It's probably best to plan on setting aside a period of time to prep right before you take the exam.
    3) What can I do during first semester? How do I get engaged in shadowing, volunteering, etc? Internship and Co-op are not possible for me since I don't have grade yet.

    Concentrate on making a smooth transition to college and keeping your grades as high as possible. Once you know how well you are able to manage your time, then consider doing some community service activities.

    My daughters found it easier to get shadowing positions after they had some long-term clinical volunteering and the doctors were confident in their reliability, maturity and ability to keep patient confidentiality. But YMMV.

    Other than that, finding shadowing and clinical volunteering is mostly a matter of determination and persistence. Networking can help too--use any contacts you/your family may have to get your foot in the door.

    If your college has pre-health professions office, that office may also be able to provide you with some leads.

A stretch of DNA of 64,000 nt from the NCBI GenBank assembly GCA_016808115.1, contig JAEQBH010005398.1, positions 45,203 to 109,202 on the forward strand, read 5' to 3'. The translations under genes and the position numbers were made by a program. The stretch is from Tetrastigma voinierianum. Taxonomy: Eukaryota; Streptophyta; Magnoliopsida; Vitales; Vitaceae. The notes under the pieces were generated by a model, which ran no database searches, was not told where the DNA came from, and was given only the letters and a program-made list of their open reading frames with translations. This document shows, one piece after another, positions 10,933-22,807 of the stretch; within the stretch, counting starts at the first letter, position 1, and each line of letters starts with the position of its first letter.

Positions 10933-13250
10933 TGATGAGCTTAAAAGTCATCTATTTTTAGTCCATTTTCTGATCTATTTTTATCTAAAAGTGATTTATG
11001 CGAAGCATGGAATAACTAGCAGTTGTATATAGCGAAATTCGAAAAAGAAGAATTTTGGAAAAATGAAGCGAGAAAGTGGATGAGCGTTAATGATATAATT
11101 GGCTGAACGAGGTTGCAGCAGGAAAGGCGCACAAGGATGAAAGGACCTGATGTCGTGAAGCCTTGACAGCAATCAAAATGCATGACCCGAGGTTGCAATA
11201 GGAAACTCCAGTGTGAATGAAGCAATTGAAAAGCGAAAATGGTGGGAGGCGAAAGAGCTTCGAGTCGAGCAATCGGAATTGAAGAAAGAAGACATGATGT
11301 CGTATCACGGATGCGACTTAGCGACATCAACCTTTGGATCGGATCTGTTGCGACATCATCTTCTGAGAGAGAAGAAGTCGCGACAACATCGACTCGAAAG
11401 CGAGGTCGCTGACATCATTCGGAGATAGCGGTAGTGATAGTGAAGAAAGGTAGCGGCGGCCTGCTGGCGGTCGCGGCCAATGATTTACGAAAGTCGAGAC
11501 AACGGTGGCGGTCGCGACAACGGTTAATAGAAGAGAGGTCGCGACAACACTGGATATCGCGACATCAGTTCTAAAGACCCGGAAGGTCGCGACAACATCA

A word of advice--engage in activities that are meaningful to you. Don't do something because "it looks good" on your CV. Adcomms hate box-checkers.
    4) I was told that Med school doesn't care about what classes i took and how hard they are. Does it mean that if applicant A took just required courses and applicant B who took classes beyond the requirement will be treated same?

    Well, med schools care very much that you've taken all pre-reqs. Adcomms are not idiots and know how to read transcripts. (They've collectively read several thousands.) A semester with lots of fluff courses--that's a ding against you. Multiple semesters of underloading--that's a ding. Underloading while prepping for the MCAT-- that's a ding. Now you can get by with one or two dings, but you really want to save those dings for things you can't control.